• Similarly, when tidying up, there is a designated storage spot and method. It also helps when all players who have borrowed caps and/or fins, return those promptly. If you prefer to chat with your team mates, that is fine, but then purchase your own fins and caps so you don’t have to worry about returning anything.
  • Lastly, scoring duty members should make eye contact with the umpire when he/she calls a score, pay attention to the game, and monitor/call time accurately & audibly.

It all sounds a bit ‘instructive’ 🙂 but it is meant to improve how we do things, lessen the dependency on those fixing up after others and make things more enjoyable for everyone. So when you see your team mates being a bit unsure or doing things incorrectly, please step up and help them out.

2016-17 S2 Results R10

Thursday 27/04/2017

The Nuts 28 def Clownfish 23
Georgie 16, Brett 12

Sharks 47 def Sea Snakes 18
Markus 23, Leah 10

Beached Az 41 def Brothers 40
Sam 23, Anna 20

Ducks 24 def by Pink Pirates 40
Clare 10, Susan 14

The ladder and top scoring rankings have also been updated under Statistics.

Rule Highlight of the Week

The duration of the game, breaks and potential overtime are described in Section 10.

As pretty much everyone knows, a game lasts for 4 periods of 8 minutes of playing time. Rest time between quarters is 2 minutes and with 30 seconds to go both teams should take their places on the field. Please don’t be late, since that affects everyone involved, including potentially pushes out the game finishing time which then impacts the next two teams.

In a game where a result is required (a finals game) and the score is level at the end of the fourth quarter, there shall be a 2 minute rest period followed by two further 3-minute periods of extra-time with no rest period in between. The team that previously won the toss has starting possession for the first period of overtime and the opposing team has starting possession for the second period of overtime.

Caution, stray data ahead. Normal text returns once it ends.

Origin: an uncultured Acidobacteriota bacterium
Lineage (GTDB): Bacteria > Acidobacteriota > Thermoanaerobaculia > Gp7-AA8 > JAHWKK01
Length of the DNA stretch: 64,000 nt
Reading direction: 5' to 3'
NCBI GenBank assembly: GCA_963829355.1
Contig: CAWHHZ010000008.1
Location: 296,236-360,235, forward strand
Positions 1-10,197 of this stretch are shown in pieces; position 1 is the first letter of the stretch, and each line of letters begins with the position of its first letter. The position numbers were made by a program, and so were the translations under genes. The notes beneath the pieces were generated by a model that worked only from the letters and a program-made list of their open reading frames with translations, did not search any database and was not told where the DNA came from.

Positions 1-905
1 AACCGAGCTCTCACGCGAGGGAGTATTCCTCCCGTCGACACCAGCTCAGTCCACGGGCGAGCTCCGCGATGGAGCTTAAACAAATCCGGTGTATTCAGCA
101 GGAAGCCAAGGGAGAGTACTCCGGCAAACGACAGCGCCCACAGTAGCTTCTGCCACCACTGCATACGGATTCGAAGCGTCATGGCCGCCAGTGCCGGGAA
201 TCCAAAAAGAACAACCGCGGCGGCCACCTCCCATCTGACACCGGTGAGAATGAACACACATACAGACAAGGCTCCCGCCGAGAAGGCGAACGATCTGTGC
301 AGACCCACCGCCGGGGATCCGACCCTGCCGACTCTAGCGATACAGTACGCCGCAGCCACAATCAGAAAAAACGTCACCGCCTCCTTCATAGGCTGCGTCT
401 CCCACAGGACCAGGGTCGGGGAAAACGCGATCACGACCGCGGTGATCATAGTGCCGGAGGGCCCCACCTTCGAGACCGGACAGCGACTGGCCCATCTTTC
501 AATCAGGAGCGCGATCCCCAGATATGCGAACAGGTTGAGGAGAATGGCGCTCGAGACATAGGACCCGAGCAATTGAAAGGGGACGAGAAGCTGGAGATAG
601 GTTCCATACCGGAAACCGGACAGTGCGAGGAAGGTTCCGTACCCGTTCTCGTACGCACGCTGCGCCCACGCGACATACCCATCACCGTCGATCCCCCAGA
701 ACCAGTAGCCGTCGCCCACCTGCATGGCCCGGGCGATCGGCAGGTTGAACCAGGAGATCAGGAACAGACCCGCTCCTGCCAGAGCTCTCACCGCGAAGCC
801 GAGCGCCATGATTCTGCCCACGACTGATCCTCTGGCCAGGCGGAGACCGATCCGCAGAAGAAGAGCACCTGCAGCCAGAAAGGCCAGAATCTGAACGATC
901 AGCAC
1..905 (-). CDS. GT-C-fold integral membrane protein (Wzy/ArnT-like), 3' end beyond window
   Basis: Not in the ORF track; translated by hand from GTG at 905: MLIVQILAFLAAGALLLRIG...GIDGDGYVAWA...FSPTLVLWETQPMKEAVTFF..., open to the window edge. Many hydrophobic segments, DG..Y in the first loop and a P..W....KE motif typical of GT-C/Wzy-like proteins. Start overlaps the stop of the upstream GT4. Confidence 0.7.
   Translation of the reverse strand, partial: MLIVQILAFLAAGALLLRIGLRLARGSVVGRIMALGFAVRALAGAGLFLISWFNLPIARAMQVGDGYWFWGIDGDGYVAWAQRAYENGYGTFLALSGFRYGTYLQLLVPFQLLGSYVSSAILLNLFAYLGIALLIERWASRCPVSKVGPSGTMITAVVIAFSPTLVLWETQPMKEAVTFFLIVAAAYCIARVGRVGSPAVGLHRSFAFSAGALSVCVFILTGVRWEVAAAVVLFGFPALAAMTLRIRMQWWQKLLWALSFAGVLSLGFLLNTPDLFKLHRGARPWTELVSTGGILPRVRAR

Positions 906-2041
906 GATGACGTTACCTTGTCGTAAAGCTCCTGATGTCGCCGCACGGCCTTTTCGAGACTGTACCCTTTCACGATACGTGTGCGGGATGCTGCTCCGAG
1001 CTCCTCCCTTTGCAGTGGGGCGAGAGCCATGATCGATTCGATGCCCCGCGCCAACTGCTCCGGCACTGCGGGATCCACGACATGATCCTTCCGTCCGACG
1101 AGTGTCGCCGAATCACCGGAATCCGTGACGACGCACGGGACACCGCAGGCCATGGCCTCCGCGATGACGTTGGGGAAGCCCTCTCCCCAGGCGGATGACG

If the scores are level at the end of overtime, there shall be a further 2-minute rest period followed by a continual period of ‘Golden Goal’ overtime, whereby the team who scores the first goal shall be awarded the winner of the game. Note, that the team starting with starting possession for ‘Golden Goal’ overtime will be determined by a new toss.

2016-17 S2 Results R9

Thursday 6/04/2017

Sharks 42 def Beached Az 29
Markus 20, Alison 12

Sea Snakes 0 (forfeit) def by Ducks 20

Brothers 30 def by The Nuts 50
Sam 18, Georgie 26

Pink Pirates 18 def by Clownfish 23
Jen 10, Brett 10

The ladder and top scoring rankings have also been updated under Statistics.

Rule Highlight of the Week

Section 15 contains rules regarding a wide variety of minor fouls that you are encouraged to become familiar with. Two of its sub-sections, 15.2 and 15.3, talk about “positional advantage”.

In other words, the use of the pool environment or another player to gain an unfair positional advantage. Common examples are players resting by holding onto the edges of the pool, standing on or pushing off the underwater pool ledges and pushing off the wall when trying to push a player out of the way or get some momentum.

As you can see, that includes ‘resting’. While this is often allowed by the umpires, as there are often more important things going on during the game that require attention, it’s still considered an unfair advantage and you can be asked to stop hanging onto the edge.

There are some exceptions of course, where the umpire may give permission (explicitly or implicitly) for a player to hold onto the goal or sides of the pool in the event of injury or illness. The most common example here is cramp.

If the injury/illness is serious the player should try and make his/her way out of the pool preferably via the interchange area, but if that is not possible then simply the side/back of the pool is acceptable as well.

If serious, the umpire may at their discretion suspend the game for not more than three minutes, in which case he shall instruct the timekeeper as to when the stoppage period is to commence (S18).

To resume play, time is started again and the team in possession of the ball at the time of the stoppage shall put the ball into play at the place of stoppage when the play is resumed. The player who puts the ball back in play after a stoppage is not permitted to shoot for goal (so like a Neutral Ball).

Players returning to the water (at any time) should do so via the interchange area. The only exception to this is when the break has been quick (e.g. to adjust a fin or stretch out cramp) and the area of re-entry is not crowded (e.g. if a defensive player is returning to the water and the attack has progressed past the 3 meter line, then it may not be safe or fair to return and you should probably wait until your team goes back into attack).

2016-17 S2 Results R7

Thursday 23/03/2017